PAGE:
What impresses me the most about Wespath is that its sustainable investment strategies attempt to align with the words of John Wesley, “Do all the good you can by all the means you can, in all the ways you can, in all the places you can, at all the times you can, to all the people you can, as long as ever you can.”

“Those who read or write much, should learn to do it standing; otherwise, it will impair their health.”

Wespath’s board of directors also determines specific guidelines around portfolio screening based on The Book of Discipline 2016 (¶717), which instructs all boards and agencies to “seek investments in institutions, companies, corporations, or funds that promote racial and gender justice, protect human rights, prevent the use of sweatshop or forced labor, avoid human suffering, and preserve the natural world, including mitigating the effects of climate change…”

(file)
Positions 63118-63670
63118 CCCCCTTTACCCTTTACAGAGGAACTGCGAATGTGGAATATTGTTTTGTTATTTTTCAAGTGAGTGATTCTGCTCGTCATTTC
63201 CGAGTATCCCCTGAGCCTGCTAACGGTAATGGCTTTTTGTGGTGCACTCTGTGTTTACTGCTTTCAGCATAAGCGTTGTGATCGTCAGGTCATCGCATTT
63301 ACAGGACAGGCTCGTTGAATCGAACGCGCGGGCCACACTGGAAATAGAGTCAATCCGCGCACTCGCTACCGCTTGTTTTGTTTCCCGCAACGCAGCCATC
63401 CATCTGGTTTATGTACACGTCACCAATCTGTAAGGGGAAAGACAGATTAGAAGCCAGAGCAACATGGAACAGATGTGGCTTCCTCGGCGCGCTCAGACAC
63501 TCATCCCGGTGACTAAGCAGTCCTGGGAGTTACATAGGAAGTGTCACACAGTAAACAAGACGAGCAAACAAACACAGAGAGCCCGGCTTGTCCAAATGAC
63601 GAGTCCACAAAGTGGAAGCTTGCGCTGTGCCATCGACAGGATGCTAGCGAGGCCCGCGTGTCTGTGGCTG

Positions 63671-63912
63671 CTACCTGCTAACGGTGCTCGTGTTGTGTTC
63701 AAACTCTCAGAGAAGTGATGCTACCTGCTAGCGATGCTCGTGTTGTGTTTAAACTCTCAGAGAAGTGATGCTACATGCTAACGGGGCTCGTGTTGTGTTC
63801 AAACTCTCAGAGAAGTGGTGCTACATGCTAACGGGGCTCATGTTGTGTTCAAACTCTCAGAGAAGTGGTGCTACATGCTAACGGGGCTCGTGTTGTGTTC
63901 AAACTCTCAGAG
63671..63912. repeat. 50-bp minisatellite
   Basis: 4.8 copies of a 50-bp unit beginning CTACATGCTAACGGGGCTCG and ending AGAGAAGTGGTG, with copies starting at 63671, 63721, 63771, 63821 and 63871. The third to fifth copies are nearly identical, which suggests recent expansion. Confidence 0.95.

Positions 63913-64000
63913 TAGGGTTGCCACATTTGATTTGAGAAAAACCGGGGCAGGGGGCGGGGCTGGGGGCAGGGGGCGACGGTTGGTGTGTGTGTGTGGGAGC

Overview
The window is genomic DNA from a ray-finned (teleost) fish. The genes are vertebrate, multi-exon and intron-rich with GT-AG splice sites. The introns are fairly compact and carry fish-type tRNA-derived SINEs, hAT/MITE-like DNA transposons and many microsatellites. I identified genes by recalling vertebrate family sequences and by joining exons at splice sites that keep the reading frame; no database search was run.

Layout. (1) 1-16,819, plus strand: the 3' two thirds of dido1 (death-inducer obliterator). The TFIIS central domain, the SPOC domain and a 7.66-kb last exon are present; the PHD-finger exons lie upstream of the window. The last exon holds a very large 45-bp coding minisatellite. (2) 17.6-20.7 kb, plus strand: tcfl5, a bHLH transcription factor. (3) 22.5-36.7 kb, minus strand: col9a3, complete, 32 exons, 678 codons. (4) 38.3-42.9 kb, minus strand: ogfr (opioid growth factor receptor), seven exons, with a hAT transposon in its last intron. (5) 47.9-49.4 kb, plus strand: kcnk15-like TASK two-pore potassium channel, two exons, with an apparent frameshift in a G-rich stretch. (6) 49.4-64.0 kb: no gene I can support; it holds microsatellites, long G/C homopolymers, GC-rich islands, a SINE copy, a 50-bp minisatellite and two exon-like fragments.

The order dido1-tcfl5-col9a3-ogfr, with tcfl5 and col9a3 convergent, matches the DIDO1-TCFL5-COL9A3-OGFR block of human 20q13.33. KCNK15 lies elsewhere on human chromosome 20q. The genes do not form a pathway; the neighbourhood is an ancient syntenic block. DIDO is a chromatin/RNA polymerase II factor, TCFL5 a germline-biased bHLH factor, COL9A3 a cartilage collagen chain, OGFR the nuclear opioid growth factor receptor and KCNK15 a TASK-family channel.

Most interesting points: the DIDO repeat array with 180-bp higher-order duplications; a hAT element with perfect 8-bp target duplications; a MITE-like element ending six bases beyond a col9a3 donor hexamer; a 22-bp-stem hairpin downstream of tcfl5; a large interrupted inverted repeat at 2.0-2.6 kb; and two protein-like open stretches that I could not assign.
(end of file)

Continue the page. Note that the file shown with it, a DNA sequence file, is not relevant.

Wespath employs ethical exclusions that generally exclude companies that derive 10% or more of their revenue from gambling or from the sale of alcohol, adult entertainment, tobacco, weapons and operating private prison facilities. For nuclear weapons, the threshold is 3%.

“Strong, and more especially, spirituous liquors, are a certain, though slow poison.”

In addition to portfolio screening, Wespath participates in active ownership by engaging companies directly to address social, environmental, and governance issues of concern. Wespath writes letters to companies, seeking additional disclosure of important information, meets with companies to discuss issues and opportunities for improved corporate performance, and files shareholder resolutions that are voted on by all shareholders at a company’s annual meeting.

“Tender persons should eat very light suppers, and that two or three hours before going to bed. They ought constantly go to bed about nine, and rise at four or five.”